What defines a dream job
Sedona, AZ (PRWEB) May 29, 2008
Hale Dwoskin, featured teacher in the blockbuster book and film "The Secret" and CEO of Sedona Training Associates, has revealed how to finally land that dream job.
Nearly four out of five people in the United States are not in their "dream job," according to a survey of more than 6,000 people by CareerBuilder.com.
"Eighty-four percent of U.S. workers reported they are not currently in their dream jobs," said Richard Castellini, vice president, consumer marketing at CareerBuilder.com.
"What defines a dream job," he says, "is surprisingly reminiscent of childhood wishes for many workers. Workers said they want to enjoy their work experience, apply their talents and feel like they're making an impact. Having fun at work was the most important attribute of a dream job for 39 percent of workers, which heavily outweighed the 12 percent who said salary was most important."
Meanwhile, it seems Americans may be further from their dream jobs than they have been in two decades. Fewer than half of Americans say they are satisfied with their jobs, which is the lowest amount in 20 years, according to the Conference Board's Consumer Research Center.
Why don't people go after their dream jobs?
By the time we're 30, most of us have given up on finding our dream job. It's as if once we realize we're not going to be a professional baseball player, ballerina or a trapeze artist with the circus, we give up all hope of loving our jobs.
In reality, it is typically a mixture of procrastination, low self-esteem, and simple disbelief that it's possible that keeps most of us from going after our dream jobs.
"The most common barriers that prevent most people from either pursuing or allowing themselves to have their dream jobs are the same obstacles we all experience to allowing ourselves to have what is best for us," says Hale Dwoskin, CEO and director of training of Sedona Training Associates.
"There can be feelings of non-disserving or a lack of self-confidence," he says. "There also can be old memories of trying and failing or of other people doing the same thing."
But life is truly too short to spend it doing something that's not fulfilling, or worse, that people loathe.
And having a dream job is not impossible. Right now, one in five of us is at it already, enjoying and really living their dream job. Everyone can be that person too, but first they need to let go of their self-sabotaging feelings using The Sedona Method.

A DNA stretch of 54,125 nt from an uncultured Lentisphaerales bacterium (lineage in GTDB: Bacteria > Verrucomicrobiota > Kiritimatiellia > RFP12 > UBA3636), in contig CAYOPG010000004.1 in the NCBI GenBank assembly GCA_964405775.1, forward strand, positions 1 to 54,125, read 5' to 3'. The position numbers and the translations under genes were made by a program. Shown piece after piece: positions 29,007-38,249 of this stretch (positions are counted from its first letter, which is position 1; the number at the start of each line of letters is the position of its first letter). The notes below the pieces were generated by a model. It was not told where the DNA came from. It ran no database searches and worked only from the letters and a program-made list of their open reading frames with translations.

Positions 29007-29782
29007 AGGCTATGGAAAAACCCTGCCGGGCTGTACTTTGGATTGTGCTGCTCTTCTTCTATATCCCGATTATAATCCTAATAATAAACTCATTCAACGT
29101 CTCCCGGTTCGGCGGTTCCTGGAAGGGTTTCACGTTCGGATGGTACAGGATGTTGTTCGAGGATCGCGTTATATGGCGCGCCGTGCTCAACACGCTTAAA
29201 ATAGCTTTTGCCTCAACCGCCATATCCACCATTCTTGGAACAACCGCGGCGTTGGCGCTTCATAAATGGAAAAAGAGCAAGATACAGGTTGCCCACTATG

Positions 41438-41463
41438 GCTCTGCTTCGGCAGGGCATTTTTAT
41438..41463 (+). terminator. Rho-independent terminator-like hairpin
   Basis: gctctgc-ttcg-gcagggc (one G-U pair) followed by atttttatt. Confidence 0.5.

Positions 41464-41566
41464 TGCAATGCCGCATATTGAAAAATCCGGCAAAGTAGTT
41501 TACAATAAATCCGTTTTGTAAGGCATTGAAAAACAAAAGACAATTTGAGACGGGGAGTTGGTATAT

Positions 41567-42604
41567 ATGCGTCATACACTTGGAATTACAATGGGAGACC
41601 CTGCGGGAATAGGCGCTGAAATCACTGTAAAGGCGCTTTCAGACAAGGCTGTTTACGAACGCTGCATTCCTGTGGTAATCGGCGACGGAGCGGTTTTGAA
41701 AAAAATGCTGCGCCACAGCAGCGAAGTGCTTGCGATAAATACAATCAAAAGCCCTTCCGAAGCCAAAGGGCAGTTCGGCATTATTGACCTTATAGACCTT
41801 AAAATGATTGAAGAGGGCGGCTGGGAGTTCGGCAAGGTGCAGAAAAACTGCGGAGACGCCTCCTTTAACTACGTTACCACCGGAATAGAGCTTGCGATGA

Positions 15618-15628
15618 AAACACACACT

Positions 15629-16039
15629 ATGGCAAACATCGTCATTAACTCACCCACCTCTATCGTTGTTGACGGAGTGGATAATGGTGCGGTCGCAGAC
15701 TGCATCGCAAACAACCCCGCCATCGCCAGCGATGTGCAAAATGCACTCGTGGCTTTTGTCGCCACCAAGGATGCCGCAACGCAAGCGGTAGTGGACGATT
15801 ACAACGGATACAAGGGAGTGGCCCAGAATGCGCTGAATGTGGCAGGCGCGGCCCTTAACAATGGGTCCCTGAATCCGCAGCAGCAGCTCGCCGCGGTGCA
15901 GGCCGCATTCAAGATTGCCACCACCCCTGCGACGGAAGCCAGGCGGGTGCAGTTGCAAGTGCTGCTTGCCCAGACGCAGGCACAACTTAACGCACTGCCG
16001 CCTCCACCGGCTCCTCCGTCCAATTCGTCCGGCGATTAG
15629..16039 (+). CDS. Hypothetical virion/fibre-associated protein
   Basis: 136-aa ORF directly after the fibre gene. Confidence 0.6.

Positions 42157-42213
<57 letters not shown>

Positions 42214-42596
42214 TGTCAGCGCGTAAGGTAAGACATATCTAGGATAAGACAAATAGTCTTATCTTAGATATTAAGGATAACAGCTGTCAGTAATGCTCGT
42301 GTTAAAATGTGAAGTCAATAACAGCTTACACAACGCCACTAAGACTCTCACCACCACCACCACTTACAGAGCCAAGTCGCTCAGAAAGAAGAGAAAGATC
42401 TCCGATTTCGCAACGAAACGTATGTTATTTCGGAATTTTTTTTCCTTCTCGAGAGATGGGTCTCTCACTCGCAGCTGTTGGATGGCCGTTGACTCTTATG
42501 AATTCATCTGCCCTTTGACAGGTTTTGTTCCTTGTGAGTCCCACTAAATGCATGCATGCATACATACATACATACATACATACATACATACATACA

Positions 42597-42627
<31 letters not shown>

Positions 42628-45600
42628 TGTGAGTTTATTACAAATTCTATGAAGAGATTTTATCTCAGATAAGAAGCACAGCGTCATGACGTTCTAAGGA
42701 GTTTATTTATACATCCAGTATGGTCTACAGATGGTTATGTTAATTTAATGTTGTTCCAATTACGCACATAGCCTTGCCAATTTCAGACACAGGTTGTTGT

"Whatever the emotional reason you are using to hold yourself back, remember that these are just feelings -- they are not facts and they are not who you are," Dwoskin says. "Simply allow yourself to welcome how you feel and let go of any feeling that may be holding you back. Then set up having the job as a goal and release whatever feelings are standing in the way."
People will find that as soon as they believe they can and should have their dream job, the opportunity will open up.
To help people start releasing their limiting feelings today, right now everyone can get the free Insiders Guide to The Sedona Method email course sampler by inputting just their name and email in the sidebar on the right of the article at http://www.sedona.com/stopdreaming.aspx .
For more insights on the topic of releasing, Hale Dwoskin, New York Times Best-Selling author of The Sedona Method, featured expert in the film and New York Times bestseller "The Secret," and CEO and Director of Training of Sedona Training Associates, is available for interviews. Sedona Training Associates is an organization that teaches courses based on the emotional releasing techniques originated by Hale Dwoskin's mentor, Lester Levenson. Dwoskin is an international speaker and featured faculty member at Esalen and the Omega Institute. For over a quarter century, he has regularly been teaching The Sedona Method techniques to individuals and corporations throughout the United States, Canada and the United Kingdom. Visit http://www.Sedona.com.